No man's land : preparing for war and peace in post-9/11 America

by Samet, Elizabeth D.,

Format: Print Book 2014
Availability: Available at 1 Library 1 of 1 copy
Available (1)
Location Collection Call #
CLP - Main Library Second Floor - Non-fiction UB357.S26 2014
Location  CLP - Main Library
Collection  Second Floor - Non-fiction
Call Number  UB357.S26 2014

As the post-9/11 wars wind down, a literature professor at West Point explores what it means for soldiers, and our country, to be caught between war and peace

Elizabeth D. Samet, a professor of English at West Point and the author of the critically acclaimed Soldier's Heart , came to question her settled understanding of post-9/11 America as a clear arc from peace to war. Over time, as she reckoned with her experiences-from a visit to a ward of wounded combat veterans to her correspondence with former cadets-Samet was led to profoundly rethink the last decade, an ambiguous passage that has left deep but difficult-to-read traces on our national psyche, our culture, our politics, and, most especially, an entire generation of military professionals. How will a nation that has refused to grapple honestly with these wars imagine its postwar responsibilities?
Samet calls the moment in which we live, lying as it does somewhere between war and peace, a "no man's land." She takes the reader on a vivid tour of that landscape, populated as much by the scars of war as by the everyday realities of life on the home front. Grounded in Samet's experience as a teacher of future army officers, No Man's Land is a moving, urgent examination of what it means to negotiate the tensions between soldier and civilian, between "over here" and "over there."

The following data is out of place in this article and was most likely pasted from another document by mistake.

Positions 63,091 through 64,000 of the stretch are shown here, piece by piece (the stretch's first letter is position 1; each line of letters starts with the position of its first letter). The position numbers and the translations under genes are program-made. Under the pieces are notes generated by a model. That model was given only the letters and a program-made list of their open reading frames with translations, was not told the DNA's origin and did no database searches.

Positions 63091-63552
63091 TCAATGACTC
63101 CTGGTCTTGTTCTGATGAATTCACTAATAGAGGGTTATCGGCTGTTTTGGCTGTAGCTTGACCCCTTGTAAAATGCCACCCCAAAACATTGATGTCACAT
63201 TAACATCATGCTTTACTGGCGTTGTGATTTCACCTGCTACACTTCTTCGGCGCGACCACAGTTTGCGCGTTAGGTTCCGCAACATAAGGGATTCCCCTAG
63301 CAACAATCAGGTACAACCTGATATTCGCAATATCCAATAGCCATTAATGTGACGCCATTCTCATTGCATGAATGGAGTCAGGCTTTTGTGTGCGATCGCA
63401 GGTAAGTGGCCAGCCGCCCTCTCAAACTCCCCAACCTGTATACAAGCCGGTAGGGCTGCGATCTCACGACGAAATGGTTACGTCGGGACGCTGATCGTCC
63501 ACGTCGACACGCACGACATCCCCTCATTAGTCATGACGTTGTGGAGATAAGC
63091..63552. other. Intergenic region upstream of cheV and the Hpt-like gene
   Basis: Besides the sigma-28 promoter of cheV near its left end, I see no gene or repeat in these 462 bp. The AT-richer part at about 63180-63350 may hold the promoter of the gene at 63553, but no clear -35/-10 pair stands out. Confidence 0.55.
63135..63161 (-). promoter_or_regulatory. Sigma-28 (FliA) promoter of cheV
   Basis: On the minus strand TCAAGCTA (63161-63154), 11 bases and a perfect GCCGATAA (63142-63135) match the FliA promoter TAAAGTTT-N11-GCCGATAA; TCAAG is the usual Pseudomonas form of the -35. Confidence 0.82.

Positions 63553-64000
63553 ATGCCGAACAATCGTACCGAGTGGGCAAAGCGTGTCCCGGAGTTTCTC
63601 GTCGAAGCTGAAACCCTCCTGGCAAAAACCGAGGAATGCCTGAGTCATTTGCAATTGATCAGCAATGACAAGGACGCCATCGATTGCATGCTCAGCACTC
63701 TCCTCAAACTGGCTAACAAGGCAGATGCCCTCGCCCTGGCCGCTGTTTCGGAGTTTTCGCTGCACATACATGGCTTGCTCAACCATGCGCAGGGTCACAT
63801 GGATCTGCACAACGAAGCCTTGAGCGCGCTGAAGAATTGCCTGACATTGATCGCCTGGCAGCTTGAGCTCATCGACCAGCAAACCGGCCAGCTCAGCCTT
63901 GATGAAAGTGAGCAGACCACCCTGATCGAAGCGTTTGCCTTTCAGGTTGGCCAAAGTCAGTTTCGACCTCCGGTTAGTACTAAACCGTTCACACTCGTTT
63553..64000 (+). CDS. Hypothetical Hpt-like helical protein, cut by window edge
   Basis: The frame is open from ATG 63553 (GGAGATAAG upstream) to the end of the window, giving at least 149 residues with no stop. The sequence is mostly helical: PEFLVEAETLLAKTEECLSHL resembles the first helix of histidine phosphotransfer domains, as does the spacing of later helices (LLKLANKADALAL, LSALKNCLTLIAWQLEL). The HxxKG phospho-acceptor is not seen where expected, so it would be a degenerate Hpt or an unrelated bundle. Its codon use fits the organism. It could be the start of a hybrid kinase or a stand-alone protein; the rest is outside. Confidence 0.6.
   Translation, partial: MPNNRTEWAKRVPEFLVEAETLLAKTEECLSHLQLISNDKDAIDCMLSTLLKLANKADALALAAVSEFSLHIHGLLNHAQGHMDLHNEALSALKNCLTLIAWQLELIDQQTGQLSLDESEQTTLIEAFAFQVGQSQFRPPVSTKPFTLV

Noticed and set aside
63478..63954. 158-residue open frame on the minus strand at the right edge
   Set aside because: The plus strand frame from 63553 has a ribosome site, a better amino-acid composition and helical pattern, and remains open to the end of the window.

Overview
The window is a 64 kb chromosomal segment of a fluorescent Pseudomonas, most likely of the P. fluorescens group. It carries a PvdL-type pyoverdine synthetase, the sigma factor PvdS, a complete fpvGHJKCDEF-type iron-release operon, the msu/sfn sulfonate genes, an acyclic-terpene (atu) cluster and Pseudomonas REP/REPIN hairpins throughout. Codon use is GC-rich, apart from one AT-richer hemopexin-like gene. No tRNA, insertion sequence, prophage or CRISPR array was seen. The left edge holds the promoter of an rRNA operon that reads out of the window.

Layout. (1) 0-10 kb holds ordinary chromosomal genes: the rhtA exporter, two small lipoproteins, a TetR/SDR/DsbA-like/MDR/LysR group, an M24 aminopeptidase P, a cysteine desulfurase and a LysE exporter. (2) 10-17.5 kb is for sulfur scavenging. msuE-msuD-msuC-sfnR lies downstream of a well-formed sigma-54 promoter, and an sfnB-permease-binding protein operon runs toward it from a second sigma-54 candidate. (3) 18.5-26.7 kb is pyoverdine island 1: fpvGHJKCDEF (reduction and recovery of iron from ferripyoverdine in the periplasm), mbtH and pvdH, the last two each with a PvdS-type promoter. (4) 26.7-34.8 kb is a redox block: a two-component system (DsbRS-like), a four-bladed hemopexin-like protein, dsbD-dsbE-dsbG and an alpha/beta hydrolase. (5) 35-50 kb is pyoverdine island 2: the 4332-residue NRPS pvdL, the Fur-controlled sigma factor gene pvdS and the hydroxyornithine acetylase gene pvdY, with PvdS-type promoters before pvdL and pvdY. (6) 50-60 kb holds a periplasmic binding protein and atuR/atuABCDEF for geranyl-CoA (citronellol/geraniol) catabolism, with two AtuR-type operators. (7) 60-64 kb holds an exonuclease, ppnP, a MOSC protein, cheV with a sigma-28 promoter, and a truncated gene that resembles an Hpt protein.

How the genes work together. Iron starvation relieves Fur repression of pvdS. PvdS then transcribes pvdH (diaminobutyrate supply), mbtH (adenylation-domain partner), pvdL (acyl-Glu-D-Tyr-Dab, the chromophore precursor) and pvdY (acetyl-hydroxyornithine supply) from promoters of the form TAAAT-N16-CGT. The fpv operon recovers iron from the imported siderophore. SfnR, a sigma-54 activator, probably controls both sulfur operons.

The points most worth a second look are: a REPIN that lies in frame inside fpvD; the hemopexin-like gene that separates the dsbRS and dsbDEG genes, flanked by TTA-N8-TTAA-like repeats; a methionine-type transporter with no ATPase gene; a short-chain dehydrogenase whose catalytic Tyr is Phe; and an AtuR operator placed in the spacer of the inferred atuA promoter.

The views expressed in this book are the author's and do not necessarily reflect those of the United States Military Academy, the Department of the Army, or the Department of Defense.

Published Reviews
Publisher's Weekly Review: "Using her knowledge of the American military tradition, Samet (Soldier's Heart), a professor of English at West Point, examines the significance of the nation's ambivalent response to its soldiers returning home from the battlefronts in Iraq and Afghanistan. She notes that after the triumph of the Greatest Generation in WWII, America has been less kind to those who serve in combat, naming "the forgotten war" in Korea and "the lost war" in Vietnam. Impressed by a visit with valiant wounded veterans at Walter Reed hospital and her interaction with former students, Samet comprehends how war and violence can transform a soldier trying to grapple with the future, noting one Marine's comments: "I had to deal with the fact that everything wasn't the same, that it never would be, and that that's okay." Occasionally straying off-message in a narrative that includes classical myths and pop references, Samet still ably details the concept of a "no man's land," the gray zone between war and peace, and the soldiers' bittersweet homecoming to a war-weary America. Vivid, insightful, and timely, Samet sums up what this country must do for its returning troops. Agent: David Kuhn, Kuhn Projects. (Nov.) © Copyright PWxyz, LLC. All rights reserved."
(c) Copyright PWxyz, LLC. All rights reserved
Additional Information
Subjects Veterans -- United States -- Psychology.
Homecoming -- United States.
War and literature -- United States.
United States -- History, Military -- Social aspects -- 21st century.
Publisher New York :2014
Edition First edition.
Language English
Description xii, 223 pages ; 22 cm
ISBN 9780374222772
Other Classic View